Browse Oral Histories (737 items total)


Biographical Synopsis of Interviewee: John G. Gray was raised in Monette, Arkansas; his father owned a grocery store in town and eventually started farming as well; John later married in 1954 and left home; two years later, his father passed away, and he came back home to help take over the farm; in 1957, he hired braceros to help pick cotton; he also served as a secretary for the local association and helped coordinate which braceros went where.

Summary of Interview: Mr. Gray briefly talks about his father who passed away in 1956 and how he went back home afterward to help take over the farm; although his father had mechanical pickers, it was too wet to use them in 1957, and John had to employ the help of braceros; he explains that at the time, farmers were financed through cotton gins, which is how they were able to hire braceros; they were transported to the gins in trailer trucks with open backs, where they all stood to accommodate greater numbers; John spoke a little bit of Spanish and served as a secretary for the local association to help coordinate which braceros went where; he kept groups of braceros together as often as he could; the farmers were responsible for providing housing, bedding, stoves, pots, pans and two burners for every three men; in addition, each bracero was given $5.00 and taken to the store to buy groceries; he also explains that the town of Caraway, Arkansas had a population of one thousand people, and the five thousand men that the bracero program brought provided a huge boost in the economy; most braceros were particularly drawn to buying pocket knives; John relates a humorous incident in which his men tried to cook soybeans to eat, but they became very ill due to the excessive oil; he even tried to take them into town for a drink once, but he lost too many of them in the whore house and decided not to do that again; even so, he remembers thinking of himself as pretty tough, but the braceros even outworked him; until then he had never seen anyone work as hard.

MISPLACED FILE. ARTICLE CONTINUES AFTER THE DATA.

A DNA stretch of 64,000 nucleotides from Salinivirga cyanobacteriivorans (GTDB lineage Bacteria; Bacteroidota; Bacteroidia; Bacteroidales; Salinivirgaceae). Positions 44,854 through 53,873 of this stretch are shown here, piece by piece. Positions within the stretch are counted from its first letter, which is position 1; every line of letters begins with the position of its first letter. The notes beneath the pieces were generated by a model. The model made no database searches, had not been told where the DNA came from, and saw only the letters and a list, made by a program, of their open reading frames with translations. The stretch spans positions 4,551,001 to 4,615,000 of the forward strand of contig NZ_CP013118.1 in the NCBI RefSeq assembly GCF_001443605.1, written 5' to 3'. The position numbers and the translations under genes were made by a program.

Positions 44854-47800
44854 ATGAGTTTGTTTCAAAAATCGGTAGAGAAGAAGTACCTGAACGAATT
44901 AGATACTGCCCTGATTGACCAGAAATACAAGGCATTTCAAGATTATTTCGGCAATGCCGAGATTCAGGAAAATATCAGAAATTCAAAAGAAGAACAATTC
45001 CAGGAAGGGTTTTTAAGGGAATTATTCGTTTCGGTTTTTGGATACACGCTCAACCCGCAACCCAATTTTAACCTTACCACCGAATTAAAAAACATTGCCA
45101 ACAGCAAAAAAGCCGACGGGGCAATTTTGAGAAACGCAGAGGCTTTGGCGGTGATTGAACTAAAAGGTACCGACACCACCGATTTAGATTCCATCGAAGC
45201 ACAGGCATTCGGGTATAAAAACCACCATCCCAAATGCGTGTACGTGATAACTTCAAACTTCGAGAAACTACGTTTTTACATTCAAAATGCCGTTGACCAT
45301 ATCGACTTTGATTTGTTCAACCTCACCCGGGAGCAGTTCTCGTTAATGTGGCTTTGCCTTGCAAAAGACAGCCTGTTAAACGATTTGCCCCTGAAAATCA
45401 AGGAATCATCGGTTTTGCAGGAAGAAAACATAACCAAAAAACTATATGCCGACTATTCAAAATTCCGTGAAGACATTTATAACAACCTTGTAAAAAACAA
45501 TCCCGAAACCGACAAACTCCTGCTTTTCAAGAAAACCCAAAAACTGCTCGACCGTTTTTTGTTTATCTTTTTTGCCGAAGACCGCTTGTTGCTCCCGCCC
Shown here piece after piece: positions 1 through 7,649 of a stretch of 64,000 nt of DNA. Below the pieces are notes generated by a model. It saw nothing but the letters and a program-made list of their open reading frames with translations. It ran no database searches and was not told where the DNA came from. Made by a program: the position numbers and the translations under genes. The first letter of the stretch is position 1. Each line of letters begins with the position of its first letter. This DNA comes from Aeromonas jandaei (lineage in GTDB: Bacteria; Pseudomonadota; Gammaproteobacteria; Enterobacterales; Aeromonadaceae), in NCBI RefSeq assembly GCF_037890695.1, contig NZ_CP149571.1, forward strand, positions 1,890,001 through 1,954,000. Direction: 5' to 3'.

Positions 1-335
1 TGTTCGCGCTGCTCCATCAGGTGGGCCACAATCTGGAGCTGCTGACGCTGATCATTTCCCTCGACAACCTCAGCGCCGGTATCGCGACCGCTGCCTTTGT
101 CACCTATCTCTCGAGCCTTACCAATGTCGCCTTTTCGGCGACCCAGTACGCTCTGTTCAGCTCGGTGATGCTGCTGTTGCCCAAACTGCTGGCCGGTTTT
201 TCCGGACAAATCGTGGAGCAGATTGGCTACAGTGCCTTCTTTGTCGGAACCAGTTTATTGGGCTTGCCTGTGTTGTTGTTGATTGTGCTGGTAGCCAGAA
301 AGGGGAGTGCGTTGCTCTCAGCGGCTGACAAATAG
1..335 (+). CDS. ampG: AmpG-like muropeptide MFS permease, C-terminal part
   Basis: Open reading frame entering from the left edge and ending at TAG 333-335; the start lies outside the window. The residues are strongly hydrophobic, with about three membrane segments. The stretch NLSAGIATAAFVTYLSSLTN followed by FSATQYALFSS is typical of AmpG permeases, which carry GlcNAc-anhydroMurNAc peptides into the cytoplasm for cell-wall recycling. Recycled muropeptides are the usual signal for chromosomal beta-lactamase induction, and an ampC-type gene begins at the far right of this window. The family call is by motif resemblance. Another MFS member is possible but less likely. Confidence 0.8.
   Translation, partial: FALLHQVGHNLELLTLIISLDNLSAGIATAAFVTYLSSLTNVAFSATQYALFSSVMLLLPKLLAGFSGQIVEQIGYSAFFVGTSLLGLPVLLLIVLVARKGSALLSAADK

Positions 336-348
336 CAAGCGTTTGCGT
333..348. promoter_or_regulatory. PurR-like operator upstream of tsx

Biographical Synopsis of Interviewee: Vance E. Beasley was born on March 11, 1916, in Heber Springs, Arkansas; in 1927, his family moved to Heth, Arkansas; he was the third eldest of his six siblings, four brothers and two sisters; with the exception of one of his sisters, the rest of his siblings passed away; he was educated in public schools, but he often went in late and left early in order to help with the crops; in 1939, he graduated from the University of Arkansas with a degree in agriculture; soon after he married, and he and his wife had three children; he later went on to help his father and brother with their farming partnership, CJ Beasley and Sons.